2019 Volkswagen Golf

Performance


#8 out of 13 in Compact Cars

MSRP
$21,845
U.S. News Best Price Program

2019 Volkswagen Golf Performance Review

Scorecard

Performance: 8.3

The 2019 Volkswagen Golf is a strong performer, with capable engines (including an all-electric powertrain), a comfortable ride, and athletic handling.

  • In terms of driving dynamics, the Golf lineup doesn't drive much different than the previous model year, except for the Golf GTI and Golf R." -- Automobile Magazine (2018)
  • "All in all, driving the Golf is patently more fun than driving the majority of its competition. It's not a terribly fast car, but its nimbleness and balance around turns is sure to brighten up any commute or coffee run." -- Autoblog (2015)
  • "VWs are a cut above. Solid steering feel, muted thumps over bumps, quietness, ride composure, and interior design and materials all befit a car with a premium nameplate." -- Consumer Guide (2015)

Acceleration and Power

There are multiple powertrains in this Volkswagen. The standard Golf has a 1.4-liter turbocharged four-cylinder engine that makes 147 horsepower. A six-speed manual transmission is standard, and an eight-speed automatic is available.

The performance-tuned Golf GTI, which we review separately, features a 2.0-liter turbo-four that produces 228 horsepower. For an even greater power bump, try the Golf R. It features a 2.0-liter turbocharged engine rated at 288 horsepower. Both the Golf GTI and Golf R come with a standard six-speed manual transmission, and a seven-speed dual-clutch automatic is available. 

While the base engine provides decent acceleration, there’s some noticeable turbo lag. The Golf R feels much more energetic.

According to the EPA, the Golf with the base engine gets 29 mpg in the city and 37 mpg on the highway. Those are typical figures among compact cars. The Golf R is pricier at the pump. Not only does it have worse fuel efficiency, at 23/30 mpg, but it also runs on premium gasoline.

  • "With the swap to a new but smaller turbocharged 1.4-liter engine, the Golf loses some of its potency, but we expect efficiency gains. This is the same engine that powers the all-new Jetta sedan, and we enjoyed its outsized verve and high fuel economy in that VW. Also with the transplant are the Jetta’s new transmissions, either a 6-speed manual or an 8-speed automatic. Again, we are thoroughly impressed with these units. While manuals are going out of favor, this one is another reason to save them. It is light, easy to use and adds the kind of driver involvement that keeps you tuned to driving, not texting. The 8-speed automatic that most buyers will choose also stands out. It works seamlessly." -- Kelley Blue Book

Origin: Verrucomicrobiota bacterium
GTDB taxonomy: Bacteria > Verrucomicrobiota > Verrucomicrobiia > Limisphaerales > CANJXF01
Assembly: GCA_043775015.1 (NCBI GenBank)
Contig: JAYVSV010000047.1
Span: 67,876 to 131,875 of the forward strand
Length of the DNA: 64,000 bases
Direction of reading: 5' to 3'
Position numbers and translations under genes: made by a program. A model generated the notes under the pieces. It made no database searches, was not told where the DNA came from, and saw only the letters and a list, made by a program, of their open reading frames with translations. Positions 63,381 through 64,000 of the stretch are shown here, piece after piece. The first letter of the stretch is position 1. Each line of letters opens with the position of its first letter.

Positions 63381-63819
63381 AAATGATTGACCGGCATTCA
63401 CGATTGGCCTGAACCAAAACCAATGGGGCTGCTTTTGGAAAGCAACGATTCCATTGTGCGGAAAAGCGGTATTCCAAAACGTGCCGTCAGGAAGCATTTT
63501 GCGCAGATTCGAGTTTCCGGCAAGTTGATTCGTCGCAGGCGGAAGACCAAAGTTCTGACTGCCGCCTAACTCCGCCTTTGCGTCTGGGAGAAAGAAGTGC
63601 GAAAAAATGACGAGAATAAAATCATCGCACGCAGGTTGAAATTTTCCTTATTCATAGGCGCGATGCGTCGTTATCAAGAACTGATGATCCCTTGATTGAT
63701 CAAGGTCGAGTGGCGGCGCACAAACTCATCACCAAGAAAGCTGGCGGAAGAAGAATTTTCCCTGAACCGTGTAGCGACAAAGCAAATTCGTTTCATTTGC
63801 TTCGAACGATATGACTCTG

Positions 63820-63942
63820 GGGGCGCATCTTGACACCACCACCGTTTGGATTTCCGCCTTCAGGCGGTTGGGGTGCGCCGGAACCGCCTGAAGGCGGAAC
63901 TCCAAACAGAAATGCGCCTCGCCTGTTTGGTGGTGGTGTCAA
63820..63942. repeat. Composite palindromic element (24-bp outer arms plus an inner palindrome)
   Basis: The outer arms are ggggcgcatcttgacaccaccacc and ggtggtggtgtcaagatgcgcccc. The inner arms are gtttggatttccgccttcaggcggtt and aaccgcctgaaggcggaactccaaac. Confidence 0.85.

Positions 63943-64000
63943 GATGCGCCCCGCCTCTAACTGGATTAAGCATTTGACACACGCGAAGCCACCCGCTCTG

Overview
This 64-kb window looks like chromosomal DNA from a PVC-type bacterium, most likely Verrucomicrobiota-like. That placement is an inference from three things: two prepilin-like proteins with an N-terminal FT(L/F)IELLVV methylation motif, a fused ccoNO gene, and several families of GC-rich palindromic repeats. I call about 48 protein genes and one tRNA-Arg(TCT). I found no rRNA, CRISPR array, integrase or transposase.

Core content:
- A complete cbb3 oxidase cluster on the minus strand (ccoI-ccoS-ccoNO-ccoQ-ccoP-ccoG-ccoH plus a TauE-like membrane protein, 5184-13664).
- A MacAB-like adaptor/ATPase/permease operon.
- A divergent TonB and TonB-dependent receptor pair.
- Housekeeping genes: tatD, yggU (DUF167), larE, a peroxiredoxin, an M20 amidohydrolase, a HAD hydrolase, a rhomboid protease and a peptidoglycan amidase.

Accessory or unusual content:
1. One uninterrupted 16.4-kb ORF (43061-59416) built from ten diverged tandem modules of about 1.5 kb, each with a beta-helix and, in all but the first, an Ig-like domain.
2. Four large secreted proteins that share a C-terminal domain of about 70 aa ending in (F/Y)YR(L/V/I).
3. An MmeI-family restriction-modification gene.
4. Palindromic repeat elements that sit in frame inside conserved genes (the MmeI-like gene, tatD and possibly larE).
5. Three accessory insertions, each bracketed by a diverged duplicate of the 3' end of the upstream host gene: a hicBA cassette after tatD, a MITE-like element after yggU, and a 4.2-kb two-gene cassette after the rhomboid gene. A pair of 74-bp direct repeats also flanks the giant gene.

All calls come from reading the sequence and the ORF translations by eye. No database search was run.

• As with most other modestly powered cars, the 2019 Golf had us hammering the gas pedal pretty often during everyday driving. But unlike most other modestly powered cars, the engine didn't thrash and scream in protest when we did so. … Only at the very upper reaches of the rev band does it start getting loud. Generally, the 1.4T is uncannily smooth and quiet in most of its operating range – a few times we had to check the tachometer at stoplights to see if it was running." -- Car and Driver

Handling and Braking

The Golf has a comfortable ride, and its suspension easily soaks up holes and dips in the road. This vehicle is somewhat athletic around corners too. Some critics say it has lively steering, though others say its numb steering keeps it from being as sporty as some rivals. Front-wheel drive is standard. All-wheel drive comes standard in the Golf R and unavailable in other models.

  • "While we have long touted the Golf's steering as lively, it now feels even more eager to change direction and offers genuine tactility transmitted through the steering wheel's thin, leather-wrapped rim. It also continues to track as well at high speeds as an Audi costing twice as much." -- Car and Driver
  • The drive is nimble yet solid, staying absolutely composed at higher speeds as well as completely comfortable. The steering is rather numb (a symptom of electric steering assistance), something that becomes more apparent through the turns. But the car is ready and eager to transition from one direction to the other." -- Autotrader
  • "On a typical commute, the Golf delivers a comfortable and compliant ride quality that smooths ruts and potholes with ease. Its small footprint and large windows make it an easy car to see out of and park in tight spaces. Around turns, the Golf goes where you point it, but it's not particularly sporty. Competitors such as the Civic, Focus and Mazda 3 feel tauter and are generally more fun to drive with enthusiasm." -- Edmunds (2017)

Alternative Fuels and Charging

The e-Golf has an electric motor and a lithium-ion battery that combine to produce 134 horsepower. It returns great mileage ratings of 126 MPGe in the city and 111 MPGe on the highway, and it can run on electricity alone for 125 miles. DC Fast Charging comes standard, which means you can charge up to 80 percent of the battery within an hour at a fast charging station. With the available 240-volt charging, it takes around six hours to fully recharge the battery.

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